Recirculating CFC?

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Mar 13, 2010
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Hi everyone!

THis is my first day on this form, so sorry if I sound like a total newb. Haven't brewed a batch of beer in 16 years and am now committed to getting back into it. I am doing extract + steeped grains at the moment, but eventually hope the wife will grant me the space to do all grain eventually.

I have a CFC at the moment but have been reading with interest all the things about Jamil's method of cooling as being superior... especially for the increased hop flavor. I do prefer the CFC, though, as I plan on eventually getting a hopback.

I have a few technical questions for people who have been through this before (and it seems there are lot of you out there). Some people have mentioned they are doing a whirlpool method with a CFC instead of an Immersion chiller. Has that been very successful? The reason I am wondering about this is that internal resistance of a CFC (standard 3/8" OD copper tubing CFCs should have 16x as much resistance as 1/2" silicone tubing per if you disregard the different friction from different materials) should SERIOUSLY cut back on the flow rate with the March pump. Are people getting enough flow to chill their worts quickly with this method, or does one HAVE to upgrade to a Therminator, or something else with extremely low internal resistance? I am hoping people will say this works very well, because after doing some reading my preferred method of cooling will be recirculate with the CFC, and when it reaches around 120 degrees, transfer the wort to the fermentor via the CFC.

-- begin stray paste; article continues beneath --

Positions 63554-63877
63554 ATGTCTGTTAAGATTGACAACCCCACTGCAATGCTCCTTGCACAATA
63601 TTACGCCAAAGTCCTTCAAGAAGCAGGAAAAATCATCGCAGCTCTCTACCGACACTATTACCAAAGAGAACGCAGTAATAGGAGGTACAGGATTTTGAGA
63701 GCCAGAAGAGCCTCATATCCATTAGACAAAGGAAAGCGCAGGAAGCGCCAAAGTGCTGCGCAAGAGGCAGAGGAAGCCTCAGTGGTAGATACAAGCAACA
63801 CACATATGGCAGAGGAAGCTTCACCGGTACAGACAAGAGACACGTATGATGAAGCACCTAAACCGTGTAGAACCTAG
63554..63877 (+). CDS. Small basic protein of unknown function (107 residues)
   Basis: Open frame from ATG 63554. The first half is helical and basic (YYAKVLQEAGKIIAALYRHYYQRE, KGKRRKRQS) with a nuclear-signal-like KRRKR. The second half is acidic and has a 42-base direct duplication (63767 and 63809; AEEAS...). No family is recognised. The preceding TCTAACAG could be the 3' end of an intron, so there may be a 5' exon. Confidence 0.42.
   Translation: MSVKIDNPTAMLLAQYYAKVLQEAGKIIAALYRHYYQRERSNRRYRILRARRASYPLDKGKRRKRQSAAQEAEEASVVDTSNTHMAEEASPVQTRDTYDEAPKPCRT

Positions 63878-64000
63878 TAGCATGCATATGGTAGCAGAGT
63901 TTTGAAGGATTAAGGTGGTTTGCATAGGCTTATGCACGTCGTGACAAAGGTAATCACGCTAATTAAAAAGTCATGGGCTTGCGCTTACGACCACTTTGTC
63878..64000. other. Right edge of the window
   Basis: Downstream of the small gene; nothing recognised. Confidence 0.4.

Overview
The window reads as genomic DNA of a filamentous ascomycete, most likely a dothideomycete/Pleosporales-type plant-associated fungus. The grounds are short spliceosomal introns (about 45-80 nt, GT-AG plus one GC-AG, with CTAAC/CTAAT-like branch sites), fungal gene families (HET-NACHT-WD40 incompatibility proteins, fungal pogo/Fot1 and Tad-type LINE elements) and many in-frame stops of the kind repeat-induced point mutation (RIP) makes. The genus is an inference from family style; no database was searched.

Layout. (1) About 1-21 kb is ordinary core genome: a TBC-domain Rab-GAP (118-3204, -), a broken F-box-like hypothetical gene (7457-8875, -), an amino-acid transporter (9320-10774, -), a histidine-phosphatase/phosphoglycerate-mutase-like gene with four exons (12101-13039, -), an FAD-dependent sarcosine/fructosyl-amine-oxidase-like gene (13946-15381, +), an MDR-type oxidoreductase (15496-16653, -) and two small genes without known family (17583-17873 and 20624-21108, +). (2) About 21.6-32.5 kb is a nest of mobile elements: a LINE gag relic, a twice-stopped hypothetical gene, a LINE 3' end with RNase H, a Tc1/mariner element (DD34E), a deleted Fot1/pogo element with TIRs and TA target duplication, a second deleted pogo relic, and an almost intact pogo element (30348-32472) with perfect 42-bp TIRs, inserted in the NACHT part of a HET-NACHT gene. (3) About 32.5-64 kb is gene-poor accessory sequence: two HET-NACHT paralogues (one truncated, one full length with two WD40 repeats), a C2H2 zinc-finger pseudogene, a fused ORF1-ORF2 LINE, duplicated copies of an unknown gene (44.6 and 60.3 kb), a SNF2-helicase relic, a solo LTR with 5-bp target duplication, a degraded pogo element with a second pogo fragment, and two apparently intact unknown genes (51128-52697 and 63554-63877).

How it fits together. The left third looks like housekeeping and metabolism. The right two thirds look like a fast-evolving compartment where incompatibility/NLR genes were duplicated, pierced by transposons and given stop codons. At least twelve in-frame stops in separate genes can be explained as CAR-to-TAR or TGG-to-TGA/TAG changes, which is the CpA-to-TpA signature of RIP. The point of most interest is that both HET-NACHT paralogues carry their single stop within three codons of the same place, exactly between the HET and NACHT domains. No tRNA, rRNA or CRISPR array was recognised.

If one has a hopback, can you get the same very hoppy results as with Jamil's method by just putting the whirlpool hops in the hopback, and making all hops additions a few minutes later in the boil (for instance, if a recipe says to add hops at 15 minutes, but you know it takes 5 minutes to drain your kettle through the CFC, so you add them instead at 10 minutes)?

Also, I am planning on building a "hop-stopper" instead of buying one for a single reason. I want to increase the flow through my system so that if I upgrade to a therminator, I can increase flow by keeping all tubing internal diameters at 0.5 inches. The Hop Stopper uses a 3/8 OD dip tube (about 1/4 inch ID)- and this will become a choke point on flow. And I had read that March pumps do pretty poorly if they are flow limited on the supply side.

So I am planning on building one with 5/8" OD copper tube instead, so I will have 0.5" ID tubing all through the system. I guess my question would be as follows: if I DO upgrade to a therminator and I am able to severely decrease resistance through the system, will a hopstopper type filter be able to handle that kind of flow, or will it become a bottleneck in the system itself?

Are there any other considerations I need to take into account before going through with building one of these things?

Thanks a lot to anyone who answers. It is good to be back brewing beer again after such a long hiatus. I can't wait for my 1st batch to be done!



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Aug 11, 2008
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Portland OR
I built a homemade hop stopper and it failed big time with pellet hops. I much prefer false bottom & leaf hops only. Many people put the pellets into a filter bag suspended from the top of the kettle with some metal rods & pvc couplings, it works but I still prefer my leaf hops floating free in the kettle.